I mean the first definition of satire I found: "The use of humor, irony, exaggeration, or ridicule to expose and criticize people's stupidity or vices…" This definition fits perfectly with One Punch Man and not at all with Watchmen…

  13. The watchmen comic was 20+years ahead of its time, the movie was made 22years after the comic and felt still ahead of it time.

  14. I view watchmen as a good superhero movie, just for 14+ audience, they have more lifelike complex characters, not simplified thingy like superman boy scout. Don't see it as satire. People are people. There will always be conflict. Saitama is so joyous though, my only fear is him busting earth into space dust by mistake. Everyone point out Saitama is so bored by his omnipotence, they forget he is not very intelligent. Less intelligent you are, more bored you are. Just imagine what kind of physics could top heavy Saitama partake in discovering. Creating and holding miniutare black holes in his bare hands, flying into the sun, taking a close bare eye look at nanosecond events, and thousands more.

  15. But you get the sense of ridiculing the Genre more from one punch man than watchmen.
    The ultimate seriousness of Watchmen make it more of a criticism toward making it better than pure comedy of one punch man. One punch man is saying it's all bullshit

  16. We don't care, the story needs to be entertaining that's all, it should inspire us.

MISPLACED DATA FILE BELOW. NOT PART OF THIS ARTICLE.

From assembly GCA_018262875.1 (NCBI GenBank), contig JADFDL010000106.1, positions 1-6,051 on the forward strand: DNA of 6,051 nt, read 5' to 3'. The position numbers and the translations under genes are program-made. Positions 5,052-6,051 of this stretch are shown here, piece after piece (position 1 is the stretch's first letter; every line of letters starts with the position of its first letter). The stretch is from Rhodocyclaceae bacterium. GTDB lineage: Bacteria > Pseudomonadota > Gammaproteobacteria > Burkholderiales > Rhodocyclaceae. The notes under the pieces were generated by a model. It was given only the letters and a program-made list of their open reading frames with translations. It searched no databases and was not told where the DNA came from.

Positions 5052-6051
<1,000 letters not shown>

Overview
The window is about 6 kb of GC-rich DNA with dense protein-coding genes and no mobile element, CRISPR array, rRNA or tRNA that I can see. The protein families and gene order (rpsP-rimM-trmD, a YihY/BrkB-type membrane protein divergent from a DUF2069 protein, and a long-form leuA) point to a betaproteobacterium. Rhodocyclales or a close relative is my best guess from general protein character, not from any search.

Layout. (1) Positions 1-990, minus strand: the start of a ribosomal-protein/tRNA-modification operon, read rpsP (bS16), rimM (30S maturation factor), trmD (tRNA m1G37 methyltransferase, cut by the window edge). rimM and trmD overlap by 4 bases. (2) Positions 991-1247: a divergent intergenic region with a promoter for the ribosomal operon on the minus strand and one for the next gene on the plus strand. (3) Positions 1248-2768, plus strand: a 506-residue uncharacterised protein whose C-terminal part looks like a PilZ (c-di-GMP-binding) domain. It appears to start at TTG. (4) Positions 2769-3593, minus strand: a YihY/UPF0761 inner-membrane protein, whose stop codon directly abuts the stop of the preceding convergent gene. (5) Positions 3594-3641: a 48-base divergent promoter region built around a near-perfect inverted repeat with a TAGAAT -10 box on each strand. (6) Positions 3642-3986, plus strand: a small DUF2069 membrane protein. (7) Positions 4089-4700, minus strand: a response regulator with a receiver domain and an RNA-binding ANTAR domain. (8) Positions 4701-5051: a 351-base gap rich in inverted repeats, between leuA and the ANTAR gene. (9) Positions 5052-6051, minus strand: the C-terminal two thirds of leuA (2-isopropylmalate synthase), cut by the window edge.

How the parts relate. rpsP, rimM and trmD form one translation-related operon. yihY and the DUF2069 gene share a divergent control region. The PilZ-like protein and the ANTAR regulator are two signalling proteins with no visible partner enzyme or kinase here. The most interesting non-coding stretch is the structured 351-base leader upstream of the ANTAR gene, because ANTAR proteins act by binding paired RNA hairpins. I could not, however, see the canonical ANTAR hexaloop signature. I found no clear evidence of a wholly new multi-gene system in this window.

We need only 3 things in life that are
    Entertainment, entertainment and entertainment

  17. Alan Moore has said that "Watchmen" wasn't created to revitalize superheroes but to destroy the EXISTANCE of superheroes for the reason that you've mentioned: they're too powerful, too disconnected to society at large and completely absurd. In one of the supporting stories in the original comic book, The Original Nite Owl wrote in his book "Under the Hood," a story about how a man that his father worked for tried to look funny by wearing a joke bra when he read a "Dear John" letter from his wife which caused him to cry and make his employees laugh at him and accidentally causing him to take his own life, as a response to how he felt wearing a "silly superhero costume." I thought that was deeply profound and was a little disappointed that it wasn't featured as a filmed extra in the Watchmen DVD.

  18. I liked the video, but I felt different about Watchmen. I found it more of a Rip-Off of the worst kind than a Satire.

  19. Yeah, fuck Big Bang Theory. It's just raking geeks over the coals for the amusement of normies. The fact that a shitlord waitress with a failed acting career is paraded as the queen bee over hyper-successful scientists, including her female friends, is such pernicious cancer.